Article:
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A proposal for an AI Risk Framework

The use of artificial intelligence has become more common place and so I have begun reading and researching more about AI with regards to privacy. AI is a topic of interest for many not only because it allows for increased efficiency in many areas, but also because it opens up new ways to analyze and utilize data. Of course, there is risk present with the expanding use of AI, and like many things in privacy, there should be a framework for that.

AI Benefits

There are a number of reasons to implement or use artificial intelligence for processing data. AI is not prone to human error unless human error is programmed in. Repetitive tasks that require decisions are a great use case for AI. Think about a doctor making a decision on the proper dose for a patient. AI can analyze hundreds of data points, such as weight, gender, diet, medical history, blood pressure, and more to make a very precise decision about the exact dosage of a medication.

Artificial intelligence also can handle massive amounts of information. Human beings that are given larger and larger data sets being to suffer from indecision. So-called “analysis paralysis” leads to individuals being unable to make a decision because there is too much data to process to make any decision seem better than other, so every decision seems equally good. AI, being free from stress, follows the program and makes decisions based on that large amount of data. AI actually flourishes with more data, as it can make more precise and accurate decisions with more information. A list of potential customers for marketing will receive the best offers or ads with more data, for example.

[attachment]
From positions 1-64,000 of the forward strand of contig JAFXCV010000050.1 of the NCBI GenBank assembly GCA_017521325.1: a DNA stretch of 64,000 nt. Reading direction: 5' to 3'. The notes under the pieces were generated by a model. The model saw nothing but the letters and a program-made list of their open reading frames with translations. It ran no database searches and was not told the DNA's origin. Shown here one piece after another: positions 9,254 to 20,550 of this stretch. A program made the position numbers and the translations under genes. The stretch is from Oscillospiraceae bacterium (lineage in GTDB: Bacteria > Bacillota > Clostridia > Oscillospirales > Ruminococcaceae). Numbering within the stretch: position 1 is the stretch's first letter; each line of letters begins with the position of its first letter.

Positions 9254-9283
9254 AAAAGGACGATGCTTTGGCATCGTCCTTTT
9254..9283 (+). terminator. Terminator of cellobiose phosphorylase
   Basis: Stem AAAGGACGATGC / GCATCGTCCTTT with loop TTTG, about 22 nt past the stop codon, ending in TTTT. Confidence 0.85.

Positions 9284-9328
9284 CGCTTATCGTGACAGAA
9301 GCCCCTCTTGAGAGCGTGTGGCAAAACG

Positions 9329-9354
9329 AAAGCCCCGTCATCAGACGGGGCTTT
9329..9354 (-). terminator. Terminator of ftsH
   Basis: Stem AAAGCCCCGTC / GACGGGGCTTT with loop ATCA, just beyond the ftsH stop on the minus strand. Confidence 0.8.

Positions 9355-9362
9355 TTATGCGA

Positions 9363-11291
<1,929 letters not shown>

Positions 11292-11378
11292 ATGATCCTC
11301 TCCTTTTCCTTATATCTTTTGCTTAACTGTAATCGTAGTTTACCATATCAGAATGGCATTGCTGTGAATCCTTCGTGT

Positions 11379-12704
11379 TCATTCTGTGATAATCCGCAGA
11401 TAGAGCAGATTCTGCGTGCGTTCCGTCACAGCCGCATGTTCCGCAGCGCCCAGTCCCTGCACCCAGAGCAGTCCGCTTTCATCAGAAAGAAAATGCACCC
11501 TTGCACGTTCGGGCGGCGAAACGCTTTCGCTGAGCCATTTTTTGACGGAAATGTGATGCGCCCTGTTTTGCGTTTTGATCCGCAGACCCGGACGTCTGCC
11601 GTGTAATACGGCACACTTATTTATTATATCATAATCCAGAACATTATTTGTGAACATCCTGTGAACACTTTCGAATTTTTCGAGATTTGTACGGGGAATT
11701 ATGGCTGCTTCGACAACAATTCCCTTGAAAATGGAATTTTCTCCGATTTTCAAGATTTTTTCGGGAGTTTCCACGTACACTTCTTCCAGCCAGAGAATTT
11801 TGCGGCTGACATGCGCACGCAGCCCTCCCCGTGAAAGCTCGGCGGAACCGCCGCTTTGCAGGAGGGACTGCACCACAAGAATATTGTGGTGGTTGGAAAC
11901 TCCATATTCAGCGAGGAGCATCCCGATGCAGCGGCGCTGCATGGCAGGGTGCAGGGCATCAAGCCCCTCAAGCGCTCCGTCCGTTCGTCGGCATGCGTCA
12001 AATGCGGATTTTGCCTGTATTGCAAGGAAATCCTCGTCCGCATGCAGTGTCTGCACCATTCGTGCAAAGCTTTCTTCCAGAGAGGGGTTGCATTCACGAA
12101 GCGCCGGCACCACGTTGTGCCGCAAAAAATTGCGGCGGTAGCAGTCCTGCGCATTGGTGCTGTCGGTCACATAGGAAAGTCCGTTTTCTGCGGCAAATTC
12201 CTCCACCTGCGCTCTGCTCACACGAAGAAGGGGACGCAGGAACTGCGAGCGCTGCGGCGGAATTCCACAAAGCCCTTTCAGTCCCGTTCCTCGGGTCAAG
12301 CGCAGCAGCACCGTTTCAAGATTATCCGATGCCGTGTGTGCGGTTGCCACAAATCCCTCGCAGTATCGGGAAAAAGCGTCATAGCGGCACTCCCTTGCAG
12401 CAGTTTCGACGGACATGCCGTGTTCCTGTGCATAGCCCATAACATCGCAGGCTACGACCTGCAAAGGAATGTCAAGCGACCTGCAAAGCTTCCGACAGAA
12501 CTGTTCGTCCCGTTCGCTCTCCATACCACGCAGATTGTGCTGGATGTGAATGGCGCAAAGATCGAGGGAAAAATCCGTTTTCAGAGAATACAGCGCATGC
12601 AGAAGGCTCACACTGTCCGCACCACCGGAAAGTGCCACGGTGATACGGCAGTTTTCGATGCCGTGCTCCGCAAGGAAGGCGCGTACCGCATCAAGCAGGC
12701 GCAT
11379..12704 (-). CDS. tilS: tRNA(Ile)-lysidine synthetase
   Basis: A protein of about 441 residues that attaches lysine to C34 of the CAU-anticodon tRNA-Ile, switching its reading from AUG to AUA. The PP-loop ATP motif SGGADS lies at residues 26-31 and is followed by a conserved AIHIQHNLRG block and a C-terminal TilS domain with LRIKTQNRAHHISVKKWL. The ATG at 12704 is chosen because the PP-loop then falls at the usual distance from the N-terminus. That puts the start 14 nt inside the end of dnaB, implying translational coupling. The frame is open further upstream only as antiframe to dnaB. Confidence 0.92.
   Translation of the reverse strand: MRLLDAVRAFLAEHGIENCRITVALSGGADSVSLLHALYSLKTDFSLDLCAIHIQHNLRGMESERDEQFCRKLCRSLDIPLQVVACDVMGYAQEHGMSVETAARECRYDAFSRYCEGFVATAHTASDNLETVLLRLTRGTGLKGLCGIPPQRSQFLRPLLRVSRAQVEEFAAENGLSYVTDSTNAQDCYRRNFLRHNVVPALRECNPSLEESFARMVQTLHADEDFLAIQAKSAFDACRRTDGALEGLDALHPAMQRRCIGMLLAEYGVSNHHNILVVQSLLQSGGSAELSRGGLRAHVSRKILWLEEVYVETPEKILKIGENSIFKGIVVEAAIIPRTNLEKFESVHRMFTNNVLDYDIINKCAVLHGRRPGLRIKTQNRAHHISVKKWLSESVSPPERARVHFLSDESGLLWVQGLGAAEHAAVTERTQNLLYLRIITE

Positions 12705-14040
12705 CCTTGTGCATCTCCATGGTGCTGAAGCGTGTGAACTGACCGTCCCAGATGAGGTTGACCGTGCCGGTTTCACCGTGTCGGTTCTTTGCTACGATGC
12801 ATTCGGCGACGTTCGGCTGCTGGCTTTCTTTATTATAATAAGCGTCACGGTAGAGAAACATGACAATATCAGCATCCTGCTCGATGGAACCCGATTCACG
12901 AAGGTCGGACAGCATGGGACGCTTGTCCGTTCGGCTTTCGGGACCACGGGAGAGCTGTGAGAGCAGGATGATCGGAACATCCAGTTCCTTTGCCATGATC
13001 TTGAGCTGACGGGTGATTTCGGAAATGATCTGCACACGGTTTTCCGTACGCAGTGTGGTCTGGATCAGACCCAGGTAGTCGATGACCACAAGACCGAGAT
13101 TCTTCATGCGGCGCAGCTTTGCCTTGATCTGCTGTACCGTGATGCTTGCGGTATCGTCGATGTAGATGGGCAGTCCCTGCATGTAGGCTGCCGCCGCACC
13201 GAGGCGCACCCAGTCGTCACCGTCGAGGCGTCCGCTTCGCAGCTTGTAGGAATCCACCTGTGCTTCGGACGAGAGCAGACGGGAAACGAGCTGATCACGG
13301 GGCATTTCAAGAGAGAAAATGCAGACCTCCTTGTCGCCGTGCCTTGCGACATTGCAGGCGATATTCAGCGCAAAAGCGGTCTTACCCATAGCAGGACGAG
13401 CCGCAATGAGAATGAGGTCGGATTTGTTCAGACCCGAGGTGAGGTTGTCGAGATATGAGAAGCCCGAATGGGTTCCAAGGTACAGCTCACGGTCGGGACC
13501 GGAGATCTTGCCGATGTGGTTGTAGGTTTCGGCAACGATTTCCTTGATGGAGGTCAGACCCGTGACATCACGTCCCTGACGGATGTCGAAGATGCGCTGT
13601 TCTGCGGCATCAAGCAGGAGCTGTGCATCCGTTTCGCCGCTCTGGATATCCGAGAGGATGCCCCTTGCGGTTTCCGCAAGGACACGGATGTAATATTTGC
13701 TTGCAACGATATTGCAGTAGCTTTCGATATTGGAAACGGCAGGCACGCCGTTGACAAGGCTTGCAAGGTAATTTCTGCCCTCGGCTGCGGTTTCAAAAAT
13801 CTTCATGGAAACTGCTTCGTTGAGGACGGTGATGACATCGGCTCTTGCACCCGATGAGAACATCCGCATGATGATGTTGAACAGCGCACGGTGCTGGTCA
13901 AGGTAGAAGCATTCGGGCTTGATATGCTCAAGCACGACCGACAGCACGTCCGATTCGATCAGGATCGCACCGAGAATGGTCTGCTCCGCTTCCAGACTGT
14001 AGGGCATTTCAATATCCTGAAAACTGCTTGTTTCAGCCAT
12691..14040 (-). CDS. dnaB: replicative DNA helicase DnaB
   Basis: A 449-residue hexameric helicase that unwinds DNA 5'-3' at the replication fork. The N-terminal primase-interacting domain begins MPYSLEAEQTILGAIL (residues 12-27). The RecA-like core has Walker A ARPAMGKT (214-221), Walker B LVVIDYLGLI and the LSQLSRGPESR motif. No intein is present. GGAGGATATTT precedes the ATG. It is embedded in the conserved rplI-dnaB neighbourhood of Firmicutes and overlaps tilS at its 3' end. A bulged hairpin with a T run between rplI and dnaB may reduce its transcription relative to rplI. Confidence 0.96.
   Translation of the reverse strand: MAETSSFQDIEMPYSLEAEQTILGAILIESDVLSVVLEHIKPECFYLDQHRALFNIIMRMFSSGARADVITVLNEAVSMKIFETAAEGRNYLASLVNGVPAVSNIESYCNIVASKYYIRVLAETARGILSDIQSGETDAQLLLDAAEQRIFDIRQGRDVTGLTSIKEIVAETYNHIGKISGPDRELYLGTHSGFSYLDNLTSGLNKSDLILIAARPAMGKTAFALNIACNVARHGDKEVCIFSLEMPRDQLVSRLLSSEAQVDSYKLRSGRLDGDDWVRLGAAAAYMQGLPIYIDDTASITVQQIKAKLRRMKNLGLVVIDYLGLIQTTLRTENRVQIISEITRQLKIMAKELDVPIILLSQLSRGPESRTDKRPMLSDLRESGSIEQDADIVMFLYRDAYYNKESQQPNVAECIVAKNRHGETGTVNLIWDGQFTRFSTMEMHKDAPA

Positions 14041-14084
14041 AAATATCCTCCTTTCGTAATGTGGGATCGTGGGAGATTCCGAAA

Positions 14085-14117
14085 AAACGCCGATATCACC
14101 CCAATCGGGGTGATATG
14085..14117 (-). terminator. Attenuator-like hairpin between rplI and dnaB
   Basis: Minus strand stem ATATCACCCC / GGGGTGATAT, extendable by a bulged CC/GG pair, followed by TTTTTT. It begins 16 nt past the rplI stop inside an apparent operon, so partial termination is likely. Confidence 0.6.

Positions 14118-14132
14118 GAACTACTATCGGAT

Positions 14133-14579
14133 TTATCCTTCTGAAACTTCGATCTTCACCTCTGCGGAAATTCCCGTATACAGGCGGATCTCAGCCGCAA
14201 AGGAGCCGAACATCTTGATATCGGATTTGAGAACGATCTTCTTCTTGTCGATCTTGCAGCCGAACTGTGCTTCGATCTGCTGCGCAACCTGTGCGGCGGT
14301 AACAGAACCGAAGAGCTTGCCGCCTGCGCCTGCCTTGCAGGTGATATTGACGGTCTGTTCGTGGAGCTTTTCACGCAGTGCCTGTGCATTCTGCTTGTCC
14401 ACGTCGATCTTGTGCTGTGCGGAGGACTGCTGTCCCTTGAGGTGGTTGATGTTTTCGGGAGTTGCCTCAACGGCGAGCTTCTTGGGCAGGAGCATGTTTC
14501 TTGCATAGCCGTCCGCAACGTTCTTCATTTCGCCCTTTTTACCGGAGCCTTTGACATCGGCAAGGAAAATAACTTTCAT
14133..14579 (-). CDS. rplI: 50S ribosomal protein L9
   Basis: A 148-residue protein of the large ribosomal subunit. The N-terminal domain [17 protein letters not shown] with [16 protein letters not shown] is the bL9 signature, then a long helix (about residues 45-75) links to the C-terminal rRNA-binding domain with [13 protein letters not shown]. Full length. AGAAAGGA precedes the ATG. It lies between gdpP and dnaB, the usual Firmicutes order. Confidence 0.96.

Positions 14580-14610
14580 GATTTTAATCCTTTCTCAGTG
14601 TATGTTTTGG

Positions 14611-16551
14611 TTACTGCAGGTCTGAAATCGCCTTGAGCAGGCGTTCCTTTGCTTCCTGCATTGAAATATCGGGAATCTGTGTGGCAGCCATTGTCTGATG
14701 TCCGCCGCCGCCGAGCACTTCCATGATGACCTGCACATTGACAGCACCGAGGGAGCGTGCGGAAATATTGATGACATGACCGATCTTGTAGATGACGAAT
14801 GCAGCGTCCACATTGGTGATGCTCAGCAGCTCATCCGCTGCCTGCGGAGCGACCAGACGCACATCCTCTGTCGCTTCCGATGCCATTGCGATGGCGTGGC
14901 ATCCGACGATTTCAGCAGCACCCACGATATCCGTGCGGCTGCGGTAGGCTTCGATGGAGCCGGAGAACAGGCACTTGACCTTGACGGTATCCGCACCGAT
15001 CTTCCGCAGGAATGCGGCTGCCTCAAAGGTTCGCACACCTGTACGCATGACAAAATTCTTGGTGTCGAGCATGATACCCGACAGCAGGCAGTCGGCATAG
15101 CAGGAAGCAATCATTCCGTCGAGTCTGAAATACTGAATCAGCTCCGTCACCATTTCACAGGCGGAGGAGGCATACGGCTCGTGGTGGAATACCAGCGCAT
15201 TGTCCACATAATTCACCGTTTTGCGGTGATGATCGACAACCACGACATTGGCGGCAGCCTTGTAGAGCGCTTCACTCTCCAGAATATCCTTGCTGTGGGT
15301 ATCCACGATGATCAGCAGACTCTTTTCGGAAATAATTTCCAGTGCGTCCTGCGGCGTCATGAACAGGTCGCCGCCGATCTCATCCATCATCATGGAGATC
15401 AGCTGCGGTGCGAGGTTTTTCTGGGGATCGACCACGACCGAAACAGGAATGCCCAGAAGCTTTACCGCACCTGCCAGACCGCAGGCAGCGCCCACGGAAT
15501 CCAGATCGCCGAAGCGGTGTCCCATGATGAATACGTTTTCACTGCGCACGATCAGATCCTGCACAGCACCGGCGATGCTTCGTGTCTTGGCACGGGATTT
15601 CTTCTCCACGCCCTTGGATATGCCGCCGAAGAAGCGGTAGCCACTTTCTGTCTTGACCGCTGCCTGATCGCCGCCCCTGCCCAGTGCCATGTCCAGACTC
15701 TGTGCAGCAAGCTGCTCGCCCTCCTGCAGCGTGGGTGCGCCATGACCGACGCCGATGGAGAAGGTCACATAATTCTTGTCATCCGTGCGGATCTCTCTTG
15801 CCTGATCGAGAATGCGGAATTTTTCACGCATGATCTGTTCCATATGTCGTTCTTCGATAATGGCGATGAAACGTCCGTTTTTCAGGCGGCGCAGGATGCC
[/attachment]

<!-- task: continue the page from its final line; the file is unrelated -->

While this is also the subject of many a post-apocalyptic science fiction story, the lack of emotion from our electronic assistant is a benefit. Humans are prone to emotional interference when making a decision. This is most likely a good thing, as cold, emotionless people tend toward more negative outcomes. AI being devoid of human feelings means they can make difficult decisions without hesitation. A doctor, however, may be faced with an almost impossible decision in a situation where deciding to save one patient means the other will die. Furthermore, a decision does not need to be the only outcome. AI could also provide insight to help humans make a more informed decision.

Common AI Concerns and Risks

Where there are benefits there are also risks. Each benefit above is also a concern for many looking into AI. AI is consistent, and that means that it can be limited in the range of outcomes it can deliver or that certain outcomes can be gamed for. While not a privacy example per se, many video games will have options for AI opponents. An opponent that a player knows will behave a specific way is easy to defeat once they know the end state they are aiming for. Similarly, if AI is used by customer service, if I know what questions it will ask to verify my identity, I can use that to take advantage of the system and potentially gain access to another person’s profile or account.

AI will only ever do what you tell it to. Bias is not initiated by AI, but humans who create AI are susceptible to bias in many ways. A programmer who favors particular products or behaviors could easily reflect their preferences into AI they create. AI that assesses resumes could easily discriminate against someone who attended community college, or no college at all, simply because college attendance, or specific schools such as Ivy League colleges, were valued by the programmer.